I guess what I meant was, seconding 1f2frfbf.
posted by dirtdirt at 1:03 PM on August 8, 2007

see also
posted by advil at 1:32 PM on August 8, 2007

I third the Technivorm (if you can afford it). It meets all your criteria, and it's pretty much the best drip brewer you can get without buying a commercial machine. Here's the CoffeeGeek review -- though it sounds like you'd want one of the thermal carafe models, rather than the glass pot model they tested.
posted by ourobouros at 1:34 PM on August 8, 2007

bodum vacuum pots work great. they boil the water a little before brewing.
posted by kneelconqueso at 1:50 PM on August 8, 2007

Vacuum pots give the greatest degree of control of the temperature of the brewed coffee of all the brewers I have tried (and I used to collect coffee makers; I still have ~70). If you want your coffee boiling hot, simply continue brewing until the upper vessel starts bubbling again after the initial bubbling has subsided (this will make more sense after you've used it for the first time).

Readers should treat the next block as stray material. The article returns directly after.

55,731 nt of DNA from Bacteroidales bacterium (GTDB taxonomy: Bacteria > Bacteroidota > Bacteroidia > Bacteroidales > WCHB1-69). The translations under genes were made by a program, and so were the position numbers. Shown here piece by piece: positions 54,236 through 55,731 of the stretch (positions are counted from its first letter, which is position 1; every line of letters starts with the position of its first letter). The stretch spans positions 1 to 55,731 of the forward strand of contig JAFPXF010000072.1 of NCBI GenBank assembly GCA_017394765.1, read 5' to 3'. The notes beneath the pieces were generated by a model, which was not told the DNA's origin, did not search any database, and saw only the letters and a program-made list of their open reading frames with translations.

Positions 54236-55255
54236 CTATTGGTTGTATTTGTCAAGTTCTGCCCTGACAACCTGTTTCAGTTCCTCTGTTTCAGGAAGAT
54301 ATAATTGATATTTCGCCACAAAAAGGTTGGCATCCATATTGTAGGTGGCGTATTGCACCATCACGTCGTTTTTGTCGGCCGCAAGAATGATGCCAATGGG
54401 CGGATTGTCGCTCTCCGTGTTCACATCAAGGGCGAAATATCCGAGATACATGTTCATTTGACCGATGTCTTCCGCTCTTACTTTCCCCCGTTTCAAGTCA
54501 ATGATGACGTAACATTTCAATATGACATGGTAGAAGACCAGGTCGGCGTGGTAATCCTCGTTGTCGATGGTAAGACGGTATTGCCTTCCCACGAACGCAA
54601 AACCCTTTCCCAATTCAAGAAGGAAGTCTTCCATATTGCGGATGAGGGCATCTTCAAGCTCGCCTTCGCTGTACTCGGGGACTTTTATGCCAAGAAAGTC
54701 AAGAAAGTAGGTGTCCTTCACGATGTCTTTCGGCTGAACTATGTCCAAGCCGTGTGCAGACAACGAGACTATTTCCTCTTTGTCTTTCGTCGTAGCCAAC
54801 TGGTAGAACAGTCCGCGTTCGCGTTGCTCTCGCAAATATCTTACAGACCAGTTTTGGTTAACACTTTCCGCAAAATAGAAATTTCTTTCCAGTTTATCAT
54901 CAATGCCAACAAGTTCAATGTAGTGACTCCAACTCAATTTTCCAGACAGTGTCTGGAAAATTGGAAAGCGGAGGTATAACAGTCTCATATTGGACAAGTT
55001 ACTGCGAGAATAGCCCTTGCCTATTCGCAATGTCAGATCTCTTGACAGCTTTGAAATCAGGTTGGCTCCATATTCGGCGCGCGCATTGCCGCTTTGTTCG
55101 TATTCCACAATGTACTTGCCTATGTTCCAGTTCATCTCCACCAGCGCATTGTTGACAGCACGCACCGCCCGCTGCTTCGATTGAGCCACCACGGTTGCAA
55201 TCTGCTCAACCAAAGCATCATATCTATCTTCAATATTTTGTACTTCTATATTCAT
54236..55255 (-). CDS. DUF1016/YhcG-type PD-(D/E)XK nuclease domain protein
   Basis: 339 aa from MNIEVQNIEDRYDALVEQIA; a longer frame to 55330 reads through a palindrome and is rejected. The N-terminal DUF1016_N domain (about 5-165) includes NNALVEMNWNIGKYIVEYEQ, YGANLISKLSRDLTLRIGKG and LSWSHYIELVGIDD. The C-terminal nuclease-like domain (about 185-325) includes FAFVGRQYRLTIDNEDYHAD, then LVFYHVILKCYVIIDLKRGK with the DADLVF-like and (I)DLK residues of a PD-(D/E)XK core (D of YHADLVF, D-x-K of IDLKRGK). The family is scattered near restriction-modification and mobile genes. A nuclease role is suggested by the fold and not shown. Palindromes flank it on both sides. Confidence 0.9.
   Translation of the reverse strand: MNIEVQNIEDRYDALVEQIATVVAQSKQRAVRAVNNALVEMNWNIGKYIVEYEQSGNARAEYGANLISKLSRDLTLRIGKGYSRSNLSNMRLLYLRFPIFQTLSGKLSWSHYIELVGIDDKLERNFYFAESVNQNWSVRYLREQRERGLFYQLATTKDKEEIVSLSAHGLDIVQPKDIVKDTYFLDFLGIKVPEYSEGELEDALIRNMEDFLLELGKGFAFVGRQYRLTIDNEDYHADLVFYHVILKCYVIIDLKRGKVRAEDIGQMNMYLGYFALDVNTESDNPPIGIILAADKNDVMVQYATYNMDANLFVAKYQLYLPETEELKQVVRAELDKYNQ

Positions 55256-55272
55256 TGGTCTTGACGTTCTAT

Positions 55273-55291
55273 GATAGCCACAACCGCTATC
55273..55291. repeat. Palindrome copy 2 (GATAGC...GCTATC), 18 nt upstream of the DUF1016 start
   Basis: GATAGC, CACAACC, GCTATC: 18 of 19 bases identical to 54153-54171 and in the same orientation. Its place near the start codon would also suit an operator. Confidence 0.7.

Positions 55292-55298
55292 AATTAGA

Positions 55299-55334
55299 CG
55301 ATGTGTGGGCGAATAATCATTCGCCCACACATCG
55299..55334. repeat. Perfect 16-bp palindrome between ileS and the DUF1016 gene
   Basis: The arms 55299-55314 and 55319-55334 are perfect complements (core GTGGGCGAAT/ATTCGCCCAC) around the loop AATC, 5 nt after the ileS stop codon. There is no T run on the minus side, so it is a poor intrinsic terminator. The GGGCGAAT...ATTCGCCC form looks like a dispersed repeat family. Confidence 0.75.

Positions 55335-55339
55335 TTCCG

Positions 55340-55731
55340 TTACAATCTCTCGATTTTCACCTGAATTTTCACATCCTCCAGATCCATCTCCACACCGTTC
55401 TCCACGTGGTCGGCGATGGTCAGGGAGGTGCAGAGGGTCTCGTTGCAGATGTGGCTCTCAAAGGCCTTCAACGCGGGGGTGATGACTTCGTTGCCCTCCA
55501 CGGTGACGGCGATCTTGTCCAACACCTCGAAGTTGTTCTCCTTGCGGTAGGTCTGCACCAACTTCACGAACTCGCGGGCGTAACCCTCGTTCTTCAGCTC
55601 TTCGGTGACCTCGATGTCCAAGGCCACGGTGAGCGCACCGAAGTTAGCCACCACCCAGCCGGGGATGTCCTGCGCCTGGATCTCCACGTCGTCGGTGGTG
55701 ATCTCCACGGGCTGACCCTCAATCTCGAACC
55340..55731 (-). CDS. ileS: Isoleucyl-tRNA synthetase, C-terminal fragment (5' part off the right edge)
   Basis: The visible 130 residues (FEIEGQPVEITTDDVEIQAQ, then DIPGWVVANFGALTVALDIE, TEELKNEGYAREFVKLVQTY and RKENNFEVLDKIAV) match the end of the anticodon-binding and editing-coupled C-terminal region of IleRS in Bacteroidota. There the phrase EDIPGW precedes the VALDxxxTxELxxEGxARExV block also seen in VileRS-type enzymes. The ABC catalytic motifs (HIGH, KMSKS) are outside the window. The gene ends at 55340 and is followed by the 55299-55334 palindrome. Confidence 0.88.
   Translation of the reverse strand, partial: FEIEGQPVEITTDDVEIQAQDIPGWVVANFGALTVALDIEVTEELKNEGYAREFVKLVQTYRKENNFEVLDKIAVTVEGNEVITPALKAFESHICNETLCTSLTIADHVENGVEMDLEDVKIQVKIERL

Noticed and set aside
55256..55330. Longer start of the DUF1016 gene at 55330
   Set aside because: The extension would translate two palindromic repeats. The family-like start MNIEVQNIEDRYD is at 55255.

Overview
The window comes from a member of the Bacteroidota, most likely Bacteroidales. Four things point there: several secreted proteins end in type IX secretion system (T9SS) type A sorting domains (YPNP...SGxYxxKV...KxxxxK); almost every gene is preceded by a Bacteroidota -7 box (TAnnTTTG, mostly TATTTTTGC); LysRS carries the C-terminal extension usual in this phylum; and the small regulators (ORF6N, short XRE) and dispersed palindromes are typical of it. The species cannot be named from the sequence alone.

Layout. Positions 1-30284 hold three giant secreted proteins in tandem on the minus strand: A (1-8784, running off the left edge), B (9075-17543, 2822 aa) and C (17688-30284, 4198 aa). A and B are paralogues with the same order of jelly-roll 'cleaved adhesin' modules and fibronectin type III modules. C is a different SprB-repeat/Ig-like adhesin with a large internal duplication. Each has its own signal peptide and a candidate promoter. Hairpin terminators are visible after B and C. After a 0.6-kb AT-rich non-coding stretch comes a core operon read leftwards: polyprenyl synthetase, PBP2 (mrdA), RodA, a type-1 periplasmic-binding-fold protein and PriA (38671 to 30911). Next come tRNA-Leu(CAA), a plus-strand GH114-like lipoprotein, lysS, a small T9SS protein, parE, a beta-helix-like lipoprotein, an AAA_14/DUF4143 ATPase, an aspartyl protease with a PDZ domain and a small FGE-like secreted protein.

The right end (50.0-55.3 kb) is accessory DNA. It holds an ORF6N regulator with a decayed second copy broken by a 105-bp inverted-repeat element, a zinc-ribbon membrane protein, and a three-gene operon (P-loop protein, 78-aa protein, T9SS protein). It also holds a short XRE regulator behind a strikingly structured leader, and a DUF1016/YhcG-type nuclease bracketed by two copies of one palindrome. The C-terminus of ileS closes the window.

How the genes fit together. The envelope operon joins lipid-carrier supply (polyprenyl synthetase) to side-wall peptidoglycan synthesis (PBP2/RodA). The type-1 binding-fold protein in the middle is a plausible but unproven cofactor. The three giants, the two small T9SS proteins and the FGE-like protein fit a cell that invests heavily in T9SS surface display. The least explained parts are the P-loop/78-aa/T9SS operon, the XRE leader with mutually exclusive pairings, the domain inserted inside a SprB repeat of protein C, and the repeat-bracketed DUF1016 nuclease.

In my opinion, the best vacuum pots are glass, and Yama makes the most serviceable of those available today. Coffeegeek.org reviewed the glass Yama vacuum pot in 2004.
posted by jamjam at 2:20 PM on August 8, 2007

I second 1f2frfbf and dirtdirt "nothing brews like a BUNN". I use a BUNN GRX home brewer with BUNN brand coffee filters. If you want to keep your brewed coffee hot, transfer it to a thermal carafe.
posted by plokent at 4:26 PM on August 8, 2007

« Older Sorting by Year   |   Can I do what I want with a new cellphone or would... Newer »
This thread is closed to new comments.